Marshall McLuhan famously said ‘the medium is the message’ (by which was meant that the choice of means and transmission of the message was more impactful than the message itself) but this could also be restated as ‘the medium is the legacy’. If the creator hasn’t provided for the means to preserve their work, and retrieve it, it vanishes, and the longed-for legacy is lost. Hoping to be remembered is a mug’s game really, since in actuality the means to preserve and retrieve records is fragile and likely temporary.
Travels with Myself
A Journal of Discovery and Transition
Doug Jordan, Author
I’ve had experience with medical assistance in dying, with my dogs. Scoff if you like, but I’m sure the rituals and emotional experience of it is very similar. And the worst of it is, the trusting quadrupedal family member has no idea what is coming. For our pets, and severely injured and ill animals of any description, we have almost no reservations about euthanasia for them.
With bipedal family members the experience must be different. Sentience in the human makes the difference, and so we defer to the one who will die to make the decision? But what if they can’t? Or leave it too late?
Beyond the gift of god argument, attitudes to suicide may vary with cultural norms. In some cultures it seen as the ultimate in cowardice, and selfishness. In others, suicide is seen as the failure of society to rescue the suicidal individual from the social and psychological demons she or he is living with. In yet other societies it is seen as the height of honour. But mostly, suicide has been seen as a tragic end to an unhappy existence, and an outcome that society should do whatever it can to minimize.
Ageing happens every day of course but we don’t tend to notice, until one day. Somewhere around age 70 I began to notice changes in Dad’s skin, brown spots on his hands, and face. And jowls. Clear signs of ageing. And it bothered me.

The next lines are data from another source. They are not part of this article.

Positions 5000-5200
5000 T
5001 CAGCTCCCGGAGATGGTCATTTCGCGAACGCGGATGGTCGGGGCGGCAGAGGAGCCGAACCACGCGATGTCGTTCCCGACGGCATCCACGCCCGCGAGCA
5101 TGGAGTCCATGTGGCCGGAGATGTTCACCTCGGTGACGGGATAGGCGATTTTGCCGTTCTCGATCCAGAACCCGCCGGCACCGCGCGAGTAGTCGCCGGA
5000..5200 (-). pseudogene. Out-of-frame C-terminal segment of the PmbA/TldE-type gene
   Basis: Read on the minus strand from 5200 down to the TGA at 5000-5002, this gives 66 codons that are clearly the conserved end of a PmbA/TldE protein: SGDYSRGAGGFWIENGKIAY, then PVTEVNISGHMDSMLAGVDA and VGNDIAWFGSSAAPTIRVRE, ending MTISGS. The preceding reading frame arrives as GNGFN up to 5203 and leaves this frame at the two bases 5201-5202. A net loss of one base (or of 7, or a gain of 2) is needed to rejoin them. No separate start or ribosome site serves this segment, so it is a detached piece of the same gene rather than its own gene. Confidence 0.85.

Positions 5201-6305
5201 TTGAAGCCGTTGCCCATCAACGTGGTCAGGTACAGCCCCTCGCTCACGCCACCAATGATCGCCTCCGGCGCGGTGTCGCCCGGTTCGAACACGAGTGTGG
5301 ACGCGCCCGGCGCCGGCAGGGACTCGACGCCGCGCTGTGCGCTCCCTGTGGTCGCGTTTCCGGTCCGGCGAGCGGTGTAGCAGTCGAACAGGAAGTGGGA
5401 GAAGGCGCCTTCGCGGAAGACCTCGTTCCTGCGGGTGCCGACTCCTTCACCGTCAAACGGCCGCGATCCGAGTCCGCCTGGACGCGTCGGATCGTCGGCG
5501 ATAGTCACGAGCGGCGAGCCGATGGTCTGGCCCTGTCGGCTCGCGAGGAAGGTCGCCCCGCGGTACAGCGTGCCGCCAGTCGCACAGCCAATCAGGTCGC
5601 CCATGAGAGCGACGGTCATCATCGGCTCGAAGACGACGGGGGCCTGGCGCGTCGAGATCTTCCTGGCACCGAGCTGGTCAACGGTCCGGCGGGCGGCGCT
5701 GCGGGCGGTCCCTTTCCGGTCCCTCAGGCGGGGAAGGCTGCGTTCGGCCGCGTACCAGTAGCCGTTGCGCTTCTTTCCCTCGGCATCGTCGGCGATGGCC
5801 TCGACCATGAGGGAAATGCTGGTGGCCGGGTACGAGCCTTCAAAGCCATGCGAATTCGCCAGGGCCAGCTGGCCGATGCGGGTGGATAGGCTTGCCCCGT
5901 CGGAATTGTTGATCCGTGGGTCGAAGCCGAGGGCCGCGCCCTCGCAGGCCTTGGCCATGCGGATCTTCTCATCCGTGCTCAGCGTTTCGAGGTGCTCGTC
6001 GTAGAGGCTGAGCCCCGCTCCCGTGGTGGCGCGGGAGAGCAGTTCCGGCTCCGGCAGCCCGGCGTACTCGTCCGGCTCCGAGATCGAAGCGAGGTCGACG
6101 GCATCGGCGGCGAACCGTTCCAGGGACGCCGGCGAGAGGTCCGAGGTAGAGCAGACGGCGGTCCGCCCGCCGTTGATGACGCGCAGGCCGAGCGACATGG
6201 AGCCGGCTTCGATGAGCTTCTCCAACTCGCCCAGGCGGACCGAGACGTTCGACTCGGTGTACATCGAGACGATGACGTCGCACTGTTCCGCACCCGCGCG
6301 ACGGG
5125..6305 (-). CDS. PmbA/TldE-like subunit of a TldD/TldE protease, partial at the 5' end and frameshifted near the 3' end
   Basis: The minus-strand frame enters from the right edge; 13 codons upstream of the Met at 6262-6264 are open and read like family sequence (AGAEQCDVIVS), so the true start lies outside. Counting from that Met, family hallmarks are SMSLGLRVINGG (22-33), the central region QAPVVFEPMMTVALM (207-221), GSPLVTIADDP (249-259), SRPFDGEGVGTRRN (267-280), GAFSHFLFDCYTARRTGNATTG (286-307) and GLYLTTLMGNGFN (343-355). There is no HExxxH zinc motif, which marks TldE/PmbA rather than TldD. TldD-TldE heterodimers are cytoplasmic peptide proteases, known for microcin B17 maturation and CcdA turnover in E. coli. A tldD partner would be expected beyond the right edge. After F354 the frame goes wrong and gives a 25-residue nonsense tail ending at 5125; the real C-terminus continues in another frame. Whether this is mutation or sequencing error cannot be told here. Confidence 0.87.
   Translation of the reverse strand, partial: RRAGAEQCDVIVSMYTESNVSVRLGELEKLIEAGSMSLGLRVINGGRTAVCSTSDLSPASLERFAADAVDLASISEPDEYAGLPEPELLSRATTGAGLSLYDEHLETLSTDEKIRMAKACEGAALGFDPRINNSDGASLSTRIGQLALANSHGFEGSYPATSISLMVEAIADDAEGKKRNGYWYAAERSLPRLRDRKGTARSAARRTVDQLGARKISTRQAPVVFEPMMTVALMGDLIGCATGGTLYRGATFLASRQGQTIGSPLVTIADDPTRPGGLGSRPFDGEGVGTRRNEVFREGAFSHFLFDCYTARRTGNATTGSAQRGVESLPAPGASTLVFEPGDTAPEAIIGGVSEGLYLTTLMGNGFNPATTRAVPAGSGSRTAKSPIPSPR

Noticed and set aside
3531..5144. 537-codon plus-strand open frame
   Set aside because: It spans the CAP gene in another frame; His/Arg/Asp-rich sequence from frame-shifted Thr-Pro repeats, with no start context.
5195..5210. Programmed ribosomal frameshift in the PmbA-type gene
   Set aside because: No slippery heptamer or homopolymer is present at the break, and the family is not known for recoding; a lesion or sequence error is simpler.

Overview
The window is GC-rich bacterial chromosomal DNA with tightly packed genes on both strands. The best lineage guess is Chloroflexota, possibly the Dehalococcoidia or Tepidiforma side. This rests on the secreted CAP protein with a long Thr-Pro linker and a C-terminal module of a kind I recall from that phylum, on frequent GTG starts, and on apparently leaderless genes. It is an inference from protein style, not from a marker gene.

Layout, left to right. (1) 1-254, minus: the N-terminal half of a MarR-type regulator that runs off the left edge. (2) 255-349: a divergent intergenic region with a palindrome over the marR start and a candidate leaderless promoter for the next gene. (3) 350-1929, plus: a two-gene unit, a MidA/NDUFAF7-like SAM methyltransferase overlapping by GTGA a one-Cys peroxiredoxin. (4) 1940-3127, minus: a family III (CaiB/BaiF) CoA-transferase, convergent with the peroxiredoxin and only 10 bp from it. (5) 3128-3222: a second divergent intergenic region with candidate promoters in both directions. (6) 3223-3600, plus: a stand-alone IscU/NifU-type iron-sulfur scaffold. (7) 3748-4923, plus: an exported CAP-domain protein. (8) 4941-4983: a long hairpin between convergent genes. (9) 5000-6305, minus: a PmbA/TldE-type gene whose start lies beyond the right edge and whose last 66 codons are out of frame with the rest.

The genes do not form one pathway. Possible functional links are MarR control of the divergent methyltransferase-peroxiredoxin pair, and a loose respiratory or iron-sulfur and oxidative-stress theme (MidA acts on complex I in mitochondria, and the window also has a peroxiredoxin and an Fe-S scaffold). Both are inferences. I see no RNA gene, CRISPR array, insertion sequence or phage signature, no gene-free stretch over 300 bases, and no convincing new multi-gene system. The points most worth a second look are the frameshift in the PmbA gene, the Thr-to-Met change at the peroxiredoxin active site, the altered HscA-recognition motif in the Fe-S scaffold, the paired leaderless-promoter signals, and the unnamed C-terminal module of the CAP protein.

His skin also became increasingly wrinkled. He’d take off his perma-pressed shirt and remark his skin needed ironing. Miraculously his hair never went gray!
It’s amazing how we put off doing what we know we must, somehow hoping to buy time and maybe a miracle. It’s certain we have to do our taxes. (Though maybe not for everyone – I’ve heard of people who avoided filing tax returns for years, maybe even know some of them, and I’m pretty sure it’s not because they have no taxable income.) It seems just as certain we have to accept our own demise too (though maybe those serial avoiders also know something about certain death the rest of us don’t).
Many of my readers, when they had read the last instalments of my blogs that they were in fact the last, were mildly alarmed at the news: I had said I would convert the two blogs to books: The Pilipiñas Packet ended because I had returned to Canada from Philippines, Travels with Myself ended because my journey from the abyss to recovery had largely been complete. But then my caring readers were relieved when I said I would continue the blog, I still have a life to live and stories yet to tell.
[two things that have stayed with me] : ‘we never stop grieving, it just gets quieter.’ And, ‘[he] doesn’t believe in closure’. If there’s new information that explain things you didn’t understand before, that helps; but there is no closure. It’s not like closing the lid of a box, or a coffin.
And I already ‘knew’ about Grief, Empathy and Aging. But I didn’t really ‘know’. You cannot know these things until you have actually experienced the depth of feeling these can demand of you. But my year in the Fog brought whole new lessons.